Thanks for a post that advances the conversation rather than rachets up the emotions. Know you take hits for not being stronger anti-gay so appreciate it when you write about this with compassion while upholding the Bible. May just be my impression, and it’s a bit of a broadbrush, but get this disconnect that until recently the only churches that welcomed gays were those who skewed/skewered the bible while those who held fast to the bible only welcomed/allowed for gays becoming straight. The need for churches that are biblical that can be a home for gay/SSA guys just got greater with the recent court decision. Growing up, it wasn’t just church, culturally going same sex was understood to be prohibited. . . conscience was stirred even if you weren’t religious. Now that gay sex and marriage will be within the social norm, it will be so much harder for conscience to win the struggle when SSA passions are stirred. Church will be the needed lone voice with God’s thoughts in a culture that has veered away from God’s ways. How important that that voice be clear, compassionate and biblical, like yours.
For guys seeking God struggling with SSA, church needs to offer more than ‘homosexuality is sin.’ That’s not helpful and it’s not enough. With homosexuality, church needs to get away from only using the Bible to say what’s wrong. What’s powerful about the Bible is what the Spirit speaks about Christ. What helps most in the struggle against SSA is knowing Jesus in a living way and the power of the Spirit experienced in seeing Jesus in His word. Life in the Spirit, Christ experienced as reality, makes the difference in the struggle against SSA, that there’s power in the Spirit present now to put to death the deeds of the body and live.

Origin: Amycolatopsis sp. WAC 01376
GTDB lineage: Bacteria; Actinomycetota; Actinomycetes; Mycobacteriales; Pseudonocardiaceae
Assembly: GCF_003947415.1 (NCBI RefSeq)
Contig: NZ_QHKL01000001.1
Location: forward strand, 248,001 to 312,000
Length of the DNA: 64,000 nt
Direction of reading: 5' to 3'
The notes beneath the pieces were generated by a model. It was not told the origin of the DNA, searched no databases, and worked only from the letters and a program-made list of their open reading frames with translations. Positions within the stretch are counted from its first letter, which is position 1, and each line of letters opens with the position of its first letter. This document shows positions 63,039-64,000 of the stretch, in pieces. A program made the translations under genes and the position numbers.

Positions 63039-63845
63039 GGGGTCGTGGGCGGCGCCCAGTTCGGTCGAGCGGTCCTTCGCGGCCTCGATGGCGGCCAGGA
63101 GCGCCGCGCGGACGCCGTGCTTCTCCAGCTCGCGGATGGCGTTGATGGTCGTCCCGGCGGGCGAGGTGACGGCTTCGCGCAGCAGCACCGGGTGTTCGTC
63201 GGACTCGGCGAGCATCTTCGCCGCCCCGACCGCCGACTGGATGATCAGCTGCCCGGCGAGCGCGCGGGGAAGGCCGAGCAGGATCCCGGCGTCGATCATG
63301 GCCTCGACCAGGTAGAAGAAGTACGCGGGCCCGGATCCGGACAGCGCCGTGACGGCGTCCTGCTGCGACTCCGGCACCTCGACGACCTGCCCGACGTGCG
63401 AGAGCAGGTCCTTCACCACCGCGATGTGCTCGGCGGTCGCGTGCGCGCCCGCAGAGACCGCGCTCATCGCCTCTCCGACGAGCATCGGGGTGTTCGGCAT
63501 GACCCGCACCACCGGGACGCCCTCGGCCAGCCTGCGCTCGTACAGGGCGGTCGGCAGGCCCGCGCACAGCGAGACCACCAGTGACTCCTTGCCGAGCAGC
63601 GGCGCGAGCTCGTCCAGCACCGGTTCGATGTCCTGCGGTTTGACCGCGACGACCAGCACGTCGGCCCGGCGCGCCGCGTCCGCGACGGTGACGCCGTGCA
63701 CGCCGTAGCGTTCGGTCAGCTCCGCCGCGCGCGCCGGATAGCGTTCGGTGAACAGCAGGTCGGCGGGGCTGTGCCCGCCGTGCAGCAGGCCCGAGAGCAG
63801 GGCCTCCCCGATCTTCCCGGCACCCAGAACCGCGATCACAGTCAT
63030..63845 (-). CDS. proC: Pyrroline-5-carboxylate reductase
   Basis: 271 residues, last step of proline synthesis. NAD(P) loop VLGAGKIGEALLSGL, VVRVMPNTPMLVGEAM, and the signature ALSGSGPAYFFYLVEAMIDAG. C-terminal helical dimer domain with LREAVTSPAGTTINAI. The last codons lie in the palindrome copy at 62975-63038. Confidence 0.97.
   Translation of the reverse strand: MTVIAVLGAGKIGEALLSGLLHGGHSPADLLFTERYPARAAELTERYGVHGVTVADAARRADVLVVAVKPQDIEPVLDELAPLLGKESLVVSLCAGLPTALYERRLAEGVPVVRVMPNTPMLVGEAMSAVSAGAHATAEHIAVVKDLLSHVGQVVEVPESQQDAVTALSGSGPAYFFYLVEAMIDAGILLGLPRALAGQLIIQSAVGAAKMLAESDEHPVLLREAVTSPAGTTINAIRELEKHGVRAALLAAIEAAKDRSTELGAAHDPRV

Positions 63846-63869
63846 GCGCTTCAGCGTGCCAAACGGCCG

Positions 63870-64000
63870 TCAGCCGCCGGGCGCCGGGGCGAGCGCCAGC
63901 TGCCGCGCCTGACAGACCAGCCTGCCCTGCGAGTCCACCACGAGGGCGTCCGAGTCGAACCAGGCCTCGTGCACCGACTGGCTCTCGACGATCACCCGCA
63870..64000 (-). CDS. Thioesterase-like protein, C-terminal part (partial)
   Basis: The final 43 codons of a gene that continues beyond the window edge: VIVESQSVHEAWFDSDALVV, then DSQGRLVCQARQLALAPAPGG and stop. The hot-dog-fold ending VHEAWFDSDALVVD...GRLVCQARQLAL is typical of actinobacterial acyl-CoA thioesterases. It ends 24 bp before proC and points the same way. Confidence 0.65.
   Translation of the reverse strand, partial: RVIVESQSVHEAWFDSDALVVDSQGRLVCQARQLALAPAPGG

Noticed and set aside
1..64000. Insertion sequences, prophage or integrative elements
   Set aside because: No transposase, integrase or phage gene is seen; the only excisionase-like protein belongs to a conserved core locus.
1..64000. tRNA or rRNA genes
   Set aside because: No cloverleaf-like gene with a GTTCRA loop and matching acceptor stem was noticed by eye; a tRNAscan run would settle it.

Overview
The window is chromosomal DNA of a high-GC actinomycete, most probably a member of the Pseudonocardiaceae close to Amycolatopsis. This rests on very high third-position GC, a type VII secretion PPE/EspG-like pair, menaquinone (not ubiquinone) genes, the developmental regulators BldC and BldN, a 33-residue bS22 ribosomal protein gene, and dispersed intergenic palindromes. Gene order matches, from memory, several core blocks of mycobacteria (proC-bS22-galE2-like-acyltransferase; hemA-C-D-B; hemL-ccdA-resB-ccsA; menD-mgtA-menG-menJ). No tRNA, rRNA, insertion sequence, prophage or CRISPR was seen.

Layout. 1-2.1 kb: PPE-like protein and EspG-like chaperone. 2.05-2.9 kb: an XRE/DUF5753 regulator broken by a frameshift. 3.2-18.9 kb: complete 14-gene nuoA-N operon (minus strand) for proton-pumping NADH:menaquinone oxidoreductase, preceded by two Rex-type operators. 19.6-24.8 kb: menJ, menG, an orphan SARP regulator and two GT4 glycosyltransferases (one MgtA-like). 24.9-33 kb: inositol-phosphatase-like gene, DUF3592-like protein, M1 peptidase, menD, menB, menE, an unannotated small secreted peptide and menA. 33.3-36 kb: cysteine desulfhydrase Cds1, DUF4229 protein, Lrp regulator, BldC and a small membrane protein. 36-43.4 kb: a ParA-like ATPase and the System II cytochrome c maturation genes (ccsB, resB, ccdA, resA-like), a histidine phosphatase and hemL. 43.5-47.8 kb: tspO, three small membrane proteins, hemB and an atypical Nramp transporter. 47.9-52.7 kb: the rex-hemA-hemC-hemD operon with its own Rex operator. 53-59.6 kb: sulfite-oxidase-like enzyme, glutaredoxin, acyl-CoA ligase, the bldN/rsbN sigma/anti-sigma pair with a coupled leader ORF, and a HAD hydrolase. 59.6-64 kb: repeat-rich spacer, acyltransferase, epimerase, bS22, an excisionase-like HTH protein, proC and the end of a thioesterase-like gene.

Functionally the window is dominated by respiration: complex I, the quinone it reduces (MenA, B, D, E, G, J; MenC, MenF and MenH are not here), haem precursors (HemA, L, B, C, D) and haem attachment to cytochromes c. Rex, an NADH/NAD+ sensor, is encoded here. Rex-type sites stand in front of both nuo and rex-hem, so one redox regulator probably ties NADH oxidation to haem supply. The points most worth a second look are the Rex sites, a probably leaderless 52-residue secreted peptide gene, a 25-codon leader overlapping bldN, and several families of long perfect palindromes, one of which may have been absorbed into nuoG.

A tweak to your original question would do so much more when church talks about homosexuality, How is your church talking about Jesus? Thru all the talking is it Jesus who is seen? Do others meet Christ in a living way in us? Find that missing when the discussion of homosexuality and the Bible is only arguments about doctrine. Something is lost spiritually when ‘homosexuality is sin’ and ‘Jesus is Lord’ are only topics. At the end of the day, merely stating Biblical truths prove nothing. The reality of the thing believed isn’t proved by sincerely held beliefs or well thought-out arguments. Reality of spiritual truth is proved by the truth being living, something of the power of the Spirit being present.